In 1953, over 350 porters carrying supplies for the British expedition that would conquer Mt Everest passed through the tiny Nepalese town of Jiri.
In 2014, we were also carrying supplies but in a different style: a run-down bus chocked full with bags of rice and rain-sodden farmers.
Luckily the cigarette-smoking man behind the wheel was a master of sliding overloaded 50-seater buses down muddy tracks, and after an hour on numerous edges we arrived at the end of the road in a town called Shivalaya; happy to be walking for the next three weeks.
After a night’s rest in a local teahouse, we applied our over-supplied packs, got our permits stamped by an inconspicuous woman on the neighbour’s porch and joined the handful of foreigners chiselling their way up the first of many staggering ridge lines.
Early into the seemingly-retired trail to Everest we realised that the stories we had heard about a trail ‘all but forgotten’ were true.
Thanks to the airport in the mountain town of Lukla 50 kilometres away, a main artery for hikers in and out of Kathmandu had been established.
Now one of the most dangerous airports in the world: the Tenzing-Hillary Airport — consisting of a one-directional downhill runway that dropped off a cliff at one end and had a cliff-face at the other — meant two weeks hiking on the original trail had been sliced off.
The traditional route from Jiri (or Shivalaya for bus enthusiasts) was now vacant of the sounds of trudging hikers ploughing through, and instead the chatter of locals living amongst the mountain tops could be heard.
The Tenzing-Hillary Airport in the mountain town of Lukla.
With the newfound environment of quietness and the low supply of foreigners on the trail a camaraderie with fellow hikers quickly formed.
From the hands of daily suffering and the unknowing of what lay ahead, people from all over the world started to get to know one another, from a retired US Marine looking for a new challenge in life, to an Australian couple retracing their backpacking footsteps with the new addition of two teenage kids.
The journey to Everest showed that it is something that does not attract a certain type of person for a a certain type of reason; some people came for the challenge others to see the mountains and the people.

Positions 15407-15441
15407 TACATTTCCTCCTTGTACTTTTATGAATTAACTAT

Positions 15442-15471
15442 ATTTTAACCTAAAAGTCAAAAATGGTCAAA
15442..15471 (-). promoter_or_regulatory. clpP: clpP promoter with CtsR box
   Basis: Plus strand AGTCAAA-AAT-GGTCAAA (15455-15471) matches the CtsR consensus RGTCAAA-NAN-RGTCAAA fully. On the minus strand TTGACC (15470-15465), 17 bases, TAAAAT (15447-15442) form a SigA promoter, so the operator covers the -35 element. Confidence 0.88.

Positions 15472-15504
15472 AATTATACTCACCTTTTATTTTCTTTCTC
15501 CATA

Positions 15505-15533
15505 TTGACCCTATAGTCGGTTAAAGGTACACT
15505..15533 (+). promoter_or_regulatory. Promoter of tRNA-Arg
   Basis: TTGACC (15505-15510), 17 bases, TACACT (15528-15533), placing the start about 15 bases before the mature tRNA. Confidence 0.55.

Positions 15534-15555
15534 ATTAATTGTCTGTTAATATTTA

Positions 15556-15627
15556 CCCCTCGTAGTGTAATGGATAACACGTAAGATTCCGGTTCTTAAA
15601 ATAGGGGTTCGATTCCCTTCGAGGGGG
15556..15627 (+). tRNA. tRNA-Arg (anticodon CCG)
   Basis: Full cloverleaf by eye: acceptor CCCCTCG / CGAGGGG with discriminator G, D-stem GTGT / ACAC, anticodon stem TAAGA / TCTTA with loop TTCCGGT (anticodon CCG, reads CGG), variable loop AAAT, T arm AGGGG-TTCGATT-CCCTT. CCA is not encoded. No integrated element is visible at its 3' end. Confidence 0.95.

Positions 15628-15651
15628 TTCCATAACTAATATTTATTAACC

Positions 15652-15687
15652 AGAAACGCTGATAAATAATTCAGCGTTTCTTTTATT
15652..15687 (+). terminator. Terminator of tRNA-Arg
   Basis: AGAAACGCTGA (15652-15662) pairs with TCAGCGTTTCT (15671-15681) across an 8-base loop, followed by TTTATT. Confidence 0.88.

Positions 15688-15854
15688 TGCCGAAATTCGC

Soon the daily grind of getting there quickly became celebrated at the end of the day by the group, camped up at the chosen teahouse for the night we would sit outside drinking tea or that well-deserved beer and applaud the last straggler of the group; much to the entertainment of the local Nepalese.
A porter taking a rest from the daily climb high into the mountains.
On the porch of their stone houses drinking warm cups of sweet tea or out in the fields gathering fresh vegetables, the local Nepalese people always caught your attention with an honest smile and no frantic rush to sell you goods you more than likely did not want.
Small villages that produced most of the resources they needed to survive seemed content on their way of life, and even had the cheek to poke fun at the struggling foreigner trying to make it to the next teahouse for the night.
The numerous smiles of porters carrying ovens or kitchen sinks on their backs as they effortlessly glided past you filled you with a sense of being welcomed into their land, although being a little laughed at at the same time.
After five days of constant assents and descents the morning ritual of groaning in pain whilst getting out of bed had began to fade.
By lunch time with the first sighting of Everest and a fresh sliver of recently purchased yak cheese in our hands, the knowing of what lay ahead of us was evident.
But instead of questioning our ability to get there we all joined in at laughing with the local shopkeeper at his wife perched on the cliffside peering though a pair of binoculars at the competition 500 metres below, whilst ranting in a language we did not understand, but a tone we all understood.
As we closed in on Lukla, the droning of planes began to greet us in the mornings as the local airlines took advantage of the calm winds.
The line of planes rolled through the valley and nervously swooped onto their perch beside the mountain town of Lukla. The tracks widened and the peace of the trail crumbled with the arrival of hikers fresh from Kathmandu.
Equipped with daypacks, porters and guides they merged onto the trail and our newly formed family of strangers became diluted in the crowds, and the feeling of being one of the 350 porters in a convoy to Everest for the British Empire of 1953 had a flash of reincarnation.